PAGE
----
During the process we determined each room needed three other design features: a scripture which complimented the room theme, at least one three-dimensional object and individual pictures of children who attend our church would be placed near each classroom’s check- in- station.

Accomplished artists were recruited to do the fine tuning of the project as those of us with big hearts but less skilled hands needed assistance painting the fine details of animals and other mural objects. Still other gifted volunteers helped us print the scriptures and an accomplished photographer took animated portraits of the children.

Resources were purchased which enhanced play areas for the children:

  • manipulative games and resources attached to room walls such as a Duplo bucket which stored building blocks and provided a wall surface to build upon
  • mirrors placed at eye level for walkers and crawlers to view themselves
  • library reading pillows (covered with vinyl) for each room made from extra large doggie beds or crib mattresses. (Vinyl is easy to clean)
  • a wooden reading loft was transformed into a covered wagon, using canvas paint tarps from a home improvement store. Complete with wagon wheels and a driver’s seat which served as the classroom library shelf, this was a popular addition.

Different 3 -D affects were placed in the rooms. We used pinwheels shaped as flowers, kites and fish suspended from the ceiling depending on the theme. The most creative 3-D item was PVC irrigation pipes painted, tied together, and hung from the ceiling representing an extension arm of the crane painted on the wall.

Affordable details were found which allowed us to further enhance the rooms: fish with rough protruding scales from the Dollar Store added tactile experience for the two year olds in the under- the- sea room, a Nerf tool box filled with soft tools was attached to the wall for the construction room, stuffed scarecrows and bales of hay for the farm room, oversized stuffed zoo animal pillows in the zoo room, and beach chairs, an ice bucket (for storing reading books) and a beach umbrella were placed in the beach room.

With the exception of the beach room the volunteer team completed five classrooms, the bathrooms and the hallways within six weeks as we had hoped. The last room was more difficult to complete for it not only was in an adjoining building but it had slump block stone walls which were a challenge to paint. The stone surfaces absorbed gallons of paint just for the background. We decided that a mural could be created by cutting objects from plywood which would then be painted and fastened with concrete screws into the block walls. When completed, the room sported a delightful array of cut-out people and objects assembled in a beach setting on two walls with a third wall hosting a boardwalk lined with store front businesses. Even after the long wait this room became a favorite of all who worked on the project.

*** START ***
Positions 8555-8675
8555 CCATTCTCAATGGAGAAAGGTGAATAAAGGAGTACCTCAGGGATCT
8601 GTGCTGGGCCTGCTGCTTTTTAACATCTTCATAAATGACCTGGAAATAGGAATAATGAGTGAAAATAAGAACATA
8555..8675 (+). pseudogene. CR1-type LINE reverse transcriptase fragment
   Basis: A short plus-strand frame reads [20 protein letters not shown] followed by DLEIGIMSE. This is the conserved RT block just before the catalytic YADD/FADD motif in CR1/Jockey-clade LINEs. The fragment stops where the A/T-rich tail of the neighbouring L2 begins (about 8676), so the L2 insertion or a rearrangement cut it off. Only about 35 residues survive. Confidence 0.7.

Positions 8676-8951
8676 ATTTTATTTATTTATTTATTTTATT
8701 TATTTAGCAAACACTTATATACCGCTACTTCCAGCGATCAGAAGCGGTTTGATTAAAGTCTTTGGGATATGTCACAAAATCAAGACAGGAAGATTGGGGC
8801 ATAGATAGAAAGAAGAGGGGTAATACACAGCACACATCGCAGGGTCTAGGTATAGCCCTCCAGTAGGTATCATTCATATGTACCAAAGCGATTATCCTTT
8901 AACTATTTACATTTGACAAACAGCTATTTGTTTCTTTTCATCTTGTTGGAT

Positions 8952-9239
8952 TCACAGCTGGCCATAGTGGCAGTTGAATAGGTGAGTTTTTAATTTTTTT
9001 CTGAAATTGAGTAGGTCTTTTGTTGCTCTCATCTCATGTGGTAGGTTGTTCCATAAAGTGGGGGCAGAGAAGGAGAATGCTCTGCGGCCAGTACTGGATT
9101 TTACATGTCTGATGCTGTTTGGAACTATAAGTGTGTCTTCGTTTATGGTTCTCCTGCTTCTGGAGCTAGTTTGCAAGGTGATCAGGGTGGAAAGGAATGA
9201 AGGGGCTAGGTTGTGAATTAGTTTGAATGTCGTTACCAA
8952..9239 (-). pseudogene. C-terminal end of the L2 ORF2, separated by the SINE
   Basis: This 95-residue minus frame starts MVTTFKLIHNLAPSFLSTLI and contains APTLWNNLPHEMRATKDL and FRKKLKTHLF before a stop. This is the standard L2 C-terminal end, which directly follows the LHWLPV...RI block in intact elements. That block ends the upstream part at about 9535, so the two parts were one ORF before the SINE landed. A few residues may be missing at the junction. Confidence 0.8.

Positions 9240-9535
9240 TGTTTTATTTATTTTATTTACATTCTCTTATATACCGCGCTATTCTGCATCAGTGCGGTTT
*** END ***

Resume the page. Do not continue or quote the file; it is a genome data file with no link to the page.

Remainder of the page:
Each week another classroom of children and their families were impressively welcomed with a brand new environment which created an atmosphere of high energy and excitement. What a delight it was to see the faces of the families viewing a classroom for the first time after its transformation! The camaraderie and sense of accomplishment felt among the members of the volunteer team that worked on the project cannot be adequately described. You just had to be there.

The overall result of the venture remains a church blessed with an age appropriate environment intentionally designed to cost less than $5,000 which included a $2000 climbing tree apparatus. The redesign will continue to bless families in the future and clearly portrays the message that our church values children.


Johanna has a heart for children! She has been blessed to minister to children for over 40 years, as a public school teacher, as the Director of Children’s Ministry at Newport Mesa Christian Center in Costa Mesa, CA., and now as the President of For Kids Only. She has a B.A. in English and a Masters in Theological Studies. Johanna helped design the original curriculum used nationally and internationally by Royal Family Kids Camps, Inc. to minister to abused and neglected children at camps world-wide. She has traveled nationally and internationally teaching training seminars for different Christian organizations such as Children’s Pastors’ Conference, TEACH, Latin America Child Care, Caribbean Christian Children’s Workers and Saddleback Missions Project. With a great love for missions and pastoral work, Johanna cherishes the friendships she has nurtured with missionaries and pastors. In 1990, Johanna received the Award for Excellence in Children’s Ministry at Children’s Pastors’ Conference. In 2005, she served as part of The White House Conference on Helping America’s Youth. In 2006 she received the Founders Award from Royal Family Kids Camp, Inc. In that same year she received the Orange County Probation Department volunteer award from the Board of Supervisors and was Alumnus of the Year at Vanguard University. Johanna enjoys spending time with her three grandchildren and ministering alongside her husband Jim.